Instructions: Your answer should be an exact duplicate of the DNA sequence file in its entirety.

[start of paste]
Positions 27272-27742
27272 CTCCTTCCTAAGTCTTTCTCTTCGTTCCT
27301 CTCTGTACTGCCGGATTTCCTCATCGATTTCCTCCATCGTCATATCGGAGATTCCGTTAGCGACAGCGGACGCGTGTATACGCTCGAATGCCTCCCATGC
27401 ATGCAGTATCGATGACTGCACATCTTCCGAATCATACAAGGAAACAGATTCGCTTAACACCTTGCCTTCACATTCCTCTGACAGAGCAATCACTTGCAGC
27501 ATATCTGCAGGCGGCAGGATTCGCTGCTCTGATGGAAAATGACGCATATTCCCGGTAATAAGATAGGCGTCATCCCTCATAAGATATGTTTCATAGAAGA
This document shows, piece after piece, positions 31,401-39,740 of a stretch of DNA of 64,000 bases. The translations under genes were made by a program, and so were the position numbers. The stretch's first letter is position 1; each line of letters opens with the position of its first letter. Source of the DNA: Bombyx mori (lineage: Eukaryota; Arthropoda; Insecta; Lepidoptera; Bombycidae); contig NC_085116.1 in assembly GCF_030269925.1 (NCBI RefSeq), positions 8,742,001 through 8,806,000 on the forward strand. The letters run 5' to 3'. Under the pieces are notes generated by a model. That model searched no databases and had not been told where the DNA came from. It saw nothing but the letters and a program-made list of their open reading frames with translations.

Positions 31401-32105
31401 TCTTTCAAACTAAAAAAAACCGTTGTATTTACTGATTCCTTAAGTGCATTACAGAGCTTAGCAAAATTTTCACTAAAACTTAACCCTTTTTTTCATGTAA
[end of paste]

Positions 27272-27742
27272 CTCCTTCCTAAGTCTTTCTCTTCGTTCCT
27301 CTCTGTACTGCCGGATTTCCTCATCGATTTCCTCCATCGTCATATCGGAGATTCCGTTAGCGACAGCGGACGCGTGTATACGCTCGAATGCCTCCCATGC
27401 ATGCAGTATCGATGACTGCACATCTTCCGAATCATACAAGGAAACAGATTCGCTTAACACCTTGCCTTCACATTCCTCTGACAGAGCAATCACTTGCAGC
27501 ATATCTGCAGGCGGCAGGATTCGCTGCTCTGATGGAAAATGACGCATATTCCCGGTAATAAGATAGGCGTCATCCCTCATAAGATATGTTTCATAGAAGA
This document shows, piece after piece, positions 31,401-39,740 of a stretch of DNA of 64,000 bases. The translations under genes were made by a program, and so were the position numbers. The stretch's first letter is position 1; each line of letters opens with the position of its first letter. Source of the DNA: Bombyx mori (lineage: Eukaryota; Arthropoda; Insecta; Lepidoptera; Bombycidae); contig NC_085116.1 in assembly GCF_030269925.1 (NCBI RefSeq), positions 8,742,001 through 8,806,000 on the forward strand. The letters run 5' to 3'. Under the pieces are notes generated by a model. That model searched no databases and had not been told where the DNA came from. It saw nothing but the letters and a program-made list of their open reading frames with translations.

Positions 31401-32105
31401 TCTTTCAAACTAAAAAAAACCGTTGTATTTACTGATTCCTTAAGTGCATTACAGAGCTTAGCAAAATTTTCACTAAAACTTAACCCTTTTTTTCATGTAA